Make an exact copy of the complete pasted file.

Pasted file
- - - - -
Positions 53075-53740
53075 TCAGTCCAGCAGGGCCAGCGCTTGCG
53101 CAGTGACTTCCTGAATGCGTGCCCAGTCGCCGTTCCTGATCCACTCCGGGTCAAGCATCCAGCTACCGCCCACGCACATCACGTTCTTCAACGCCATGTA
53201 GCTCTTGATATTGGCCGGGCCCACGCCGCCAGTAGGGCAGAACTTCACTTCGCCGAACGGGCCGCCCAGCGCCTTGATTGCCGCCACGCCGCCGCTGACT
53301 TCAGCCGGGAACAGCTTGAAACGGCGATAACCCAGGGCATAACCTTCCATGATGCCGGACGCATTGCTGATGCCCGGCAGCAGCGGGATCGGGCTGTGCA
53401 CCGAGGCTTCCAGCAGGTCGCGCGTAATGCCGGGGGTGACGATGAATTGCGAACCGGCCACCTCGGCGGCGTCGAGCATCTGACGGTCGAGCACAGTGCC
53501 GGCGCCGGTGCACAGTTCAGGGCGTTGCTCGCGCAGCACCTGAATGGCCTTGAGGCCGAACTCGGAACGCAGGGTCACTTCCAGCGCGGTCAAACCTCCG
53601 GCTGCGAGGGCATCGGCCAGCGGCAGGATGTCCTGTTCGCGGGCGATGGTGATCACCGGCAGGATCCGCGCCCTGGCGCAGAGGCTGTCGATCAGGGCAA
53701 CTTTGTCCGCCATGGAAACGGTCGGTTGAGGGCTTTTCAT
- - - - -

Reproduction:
Positions 53075-53740
53075 TCAGTCCAGCAGGGCCAGCGCTTGCG
53101 CAGTGACTTCCTGAATGCGTGCCCAGTCGCCGTTCCTGATCCACTCCGGGTCAAGCATCCAGCTACCGCCCACGCACATCACGTTCTTCAACGCCATGTA
53201 GCTCTTGATATTGGCCGGGCCCACGCCGCCAGTAGGGCAGAACTTCACTTCGCCGAACGGGCCGCCCAGCGCCTTGATTGCCGCCACGCCGCCGCTGACT
53301 TCAGCCGGGAACAGCTTGAAACGGCGATAACCCAGGGCATAACCTTCCATGATGCCGGACGCATTGCTGATGCCCGGCAGCAGCGGGATCGGGCTGTGCA
53401 CCGAGGCTTCCAGCAGGTCGCGCGTAATGCCGGGGGTGACGATGAATTGCGAACCGGCCACCTCGGCGGCGTCGAGCATCTGACGGTCGAGCACAGTGCC
53501 GGCGCCGGTGCACAGTTCAGGGCGTTGCTCGCGCAGCACCTGAATGGCCTTGAGGCCGAACTCGGAACGCAGGGTCACTTCCAGCGCGGTCAAACCTCCG
53601 GCTGCGAGGGCATCGGCCAGCGGCAGGATGTCCTGTTCGCGGGCGATGGTGATCACCGGCAGGATCCGCGCCCTGGCGCAGAGGCTGTCGATCAGGGCAA
53701 CTTTGTCCGCCATGGAAACGGTCGGTTGAGGGCTTTTCAT